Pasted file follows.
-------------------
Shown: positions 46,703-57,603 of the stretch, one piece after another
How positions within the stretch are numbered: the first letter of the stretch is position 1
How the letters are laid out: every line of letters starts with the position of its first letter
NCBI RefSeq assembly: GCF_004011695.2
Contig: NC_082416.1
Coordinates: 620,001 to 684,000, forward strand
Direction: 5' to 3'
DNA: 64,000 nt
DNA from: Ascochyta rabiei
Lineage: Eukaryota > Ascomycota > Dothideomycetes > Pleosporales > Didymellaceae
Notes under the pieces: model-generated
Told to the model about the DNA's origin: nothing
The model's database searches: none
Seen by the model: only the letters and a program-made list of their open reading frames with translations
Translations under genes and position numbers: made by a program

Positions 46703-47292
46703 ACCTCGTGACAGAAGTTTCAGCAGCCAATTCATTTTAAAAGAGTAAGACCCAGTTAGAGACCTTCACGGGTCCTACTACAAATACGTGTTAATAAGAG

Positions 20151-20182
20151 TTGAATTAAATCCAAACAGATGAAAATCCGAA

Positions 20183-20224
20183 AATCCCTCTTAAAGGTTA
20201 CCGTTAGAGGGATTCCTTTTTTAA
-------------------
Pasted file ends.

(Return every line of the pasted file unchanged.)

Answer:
Shown: positions 46,703-57,603 of the stretch, one piece after another
How positions within the stretch are numbered: the first letter of the stretch is position 1
How the letters are laid out: every line of letters starts with the position of its first letter
NCBI RefSeq assembly: GCF_004011695.2
Contig: NC_082416.1
Coordinates: 620,001 to 684,000, forward strand
Direction: 5' to 3'
DNA: 64,000 nt
DNA from: Ascochyta rabiei
Lineage: Eukaryota > Ascomycota > Dothideomycetes > Pleosporales > Didymellaceae
Notes under the pieces: model-generated
Told to the model about the DNA's origin: nothing
The model's database searches: none
Seen by the model: only the letters and a program-made list of their open reading frames with translations
Translations under genes and position numbers: made by a program

Positions 46703-47292
46703 ACCTCGTGACAGAAGTTTCAGCAGCCAATTCATTTTAAAAGAGTAAGACCCAGTTAGAGACCTTCACGGGTCCTACTACAAATACGTGTTAATAAGAG

Positions 20151-20182
20151 TTGAATTAAATCCAAACAGATGAAAATCCGAA

Positions 20183-20224
20183 AATCCCTCTTAAAGGTTA
20201 CCGTTAGAGGGATTCCTTTTTTAA